I can’t speak to the process of coming out, but I can tell you that, for any athlete, there is a built-in belief system that, if you make it big enough or play well enough, anything that makes you odd will become trivial if not endearing—The Crash Davis on Shower Shoes effect.

If only for this reason, I’m glad Denson came out in the minors. It’s a better example for athletes to follow. It’s a better example for all of us to follow. We don’t need a mantle of fame or accomplishment to balance out any personal choices that may be contrary to the status quo. We don’t need to earn the right to be accepted. It was hard enough enduring the sense that my big league dream was slipping away when I struggled, I can’t imagine what it would feel like if my chance to safely express my sexuality were attached to it.

Considering all this, you might wonder why Denson didn’t come out sooner. Why go through so much unnecessary suffering? Why not live in the truth and walk your own path? Because the chance to play in the big leagues is a chance that only a fraction of a fraction of the population will ever experience and you’ll do whatever it takes not to jeopardize it. I’ve known players who’ve lied about injuries, about affairs, about their legal identity just to stay in contention for a big league roster spot. Keeping a secret you’ve kept for years, one that makes you a double baseball minority seems, sadly, logical.

At the highest levels of sport, teams become tighter, more elite, and more exclusive. However, even in middle school, surrounded by the foolishness of children, there was the pervasive sense that, because the majority of the team was okay with it, beating me was perfectly within the team’s rights. Hell, they were doing me a favor; toughening me up, beating the oddity out of me.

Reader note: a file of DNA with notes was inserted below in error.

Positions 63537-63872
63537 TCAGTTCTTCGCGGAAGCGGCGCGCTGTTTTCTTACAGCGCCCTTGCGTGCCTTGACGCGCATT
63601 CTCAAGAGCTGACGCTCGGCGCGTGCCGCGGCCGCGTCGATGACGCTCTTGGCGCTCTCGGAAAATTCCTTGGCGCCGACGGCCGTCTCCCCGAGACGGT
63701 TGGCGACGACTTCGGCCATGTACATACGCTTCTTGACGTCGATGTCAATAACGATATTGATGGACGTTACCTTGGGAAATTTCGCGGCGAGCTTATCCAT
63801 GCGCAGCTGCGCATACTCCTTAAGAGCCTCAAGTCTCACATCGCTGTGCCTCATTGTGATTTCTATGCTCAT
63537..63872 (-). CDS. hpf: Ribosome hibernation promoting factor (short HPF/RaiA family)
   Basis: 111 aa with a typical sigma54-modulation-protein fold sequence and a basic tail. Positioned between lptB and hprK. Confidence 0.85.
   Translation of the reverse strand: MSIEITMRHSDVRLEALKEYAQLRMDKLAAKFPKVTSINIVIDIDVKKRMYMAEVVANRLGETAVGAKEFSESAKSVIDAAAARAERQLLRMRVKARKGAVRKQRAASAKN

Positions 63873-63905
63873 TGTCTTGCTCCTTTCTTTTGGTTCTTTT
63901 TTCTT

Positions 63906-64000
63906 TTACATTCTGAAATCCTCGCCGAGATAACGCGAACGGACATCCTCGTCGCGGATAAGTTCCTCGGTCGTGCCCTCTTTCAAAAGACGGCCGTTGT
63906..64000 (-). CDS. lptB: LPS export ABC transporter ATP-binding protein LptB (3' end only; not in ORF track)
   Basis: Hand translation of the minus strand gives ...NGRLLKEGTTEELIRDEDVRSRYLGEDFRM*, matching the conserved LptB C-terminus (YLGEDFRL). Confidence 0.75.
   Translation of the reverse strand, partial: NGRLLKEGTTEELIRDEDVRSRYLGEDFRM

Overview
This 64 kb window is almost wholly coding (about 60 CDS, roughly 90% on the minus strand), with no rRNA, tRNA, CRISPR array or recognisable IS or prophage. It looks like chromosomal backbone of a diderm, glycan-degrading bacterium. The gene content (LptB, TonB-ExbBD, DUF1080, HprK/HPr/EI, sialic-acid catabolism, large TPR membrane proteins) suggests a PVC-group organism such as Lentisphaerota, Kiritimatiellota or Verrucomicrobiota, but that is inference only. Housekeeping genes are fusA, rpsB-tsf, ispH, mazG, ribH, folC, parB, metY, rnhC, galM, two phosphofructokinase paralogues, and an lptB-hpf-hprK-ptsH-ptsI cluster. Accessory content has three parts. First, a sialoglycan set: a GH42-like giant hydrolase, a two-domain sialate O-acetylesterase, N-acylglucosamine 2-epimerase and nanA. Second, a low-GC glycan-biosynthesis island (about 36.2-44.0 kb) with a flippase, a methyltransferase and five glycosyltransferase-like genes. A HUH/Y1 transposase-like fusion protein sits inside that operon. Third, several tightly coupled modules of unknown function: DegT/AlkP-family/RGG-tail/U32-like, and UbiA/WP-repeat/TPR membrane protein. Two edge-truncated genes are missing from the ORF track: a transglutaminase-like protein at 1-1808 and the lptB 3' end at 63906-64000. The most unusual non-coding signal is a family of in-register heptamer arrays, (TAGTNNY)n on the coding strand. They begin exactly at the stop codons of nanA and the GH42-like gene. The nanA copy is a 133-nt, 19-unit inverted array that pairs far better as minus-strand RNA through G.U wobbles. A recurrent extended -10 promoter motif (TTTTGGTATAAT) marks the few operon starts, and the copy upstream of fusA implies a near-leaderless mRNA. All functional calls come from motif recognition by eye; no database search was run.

While they pass judgment on what is “playing the game the right way,” professional baseball players are not middle school children. I’ve no doubt that David Denson’s sexuality, should he make it to big leagues, will fall safely outside of that jurisdiction. There will be holdouts who look down upon his choice, but such is life. I expect he will be accepted by his teammates and respected for his decision. He will be supported through his struggles and coached like any other organizational investment the Brewers have made.

However, its highly unlikely things will stop being gay in baseball now that one active player has let the world know he truly is.

It will take more courageous homosexual athletes standing up, and, it will take time for groups of macho, hetero males to realize just how far-reaching and hurtful their unchecked behaviors can be. Change will happen. It’s happening across our culture as a whole, so it will happen in lockers and team rosters.

Making it to the big leagues is hard and, statistically speaking, Denson probably won’t. That’s a shame. Not because he’s gay and the gay community needs a major league baseball player in order to be relevant, but because we live in world wherein, unless someone or something becomes obscenely famous, we tend not to pay any attention unless we have to. Yet, big leaguer or not, Denson is worth our attention. He is worth our reflection, support, and continued conversation because somewhere, on some sports team right now, there is a young, “different” player getting pulled away and beaten by a group of athletes who feel they’re doing a useful thing.

What they’re doing is not useful. It never has been. It never will be.

The homosexual community needs more brave role models, like Denson, in sports. It needs so many, in fact, that articles about the relevance a player’s sexual orientation in a locker room never have to be written again.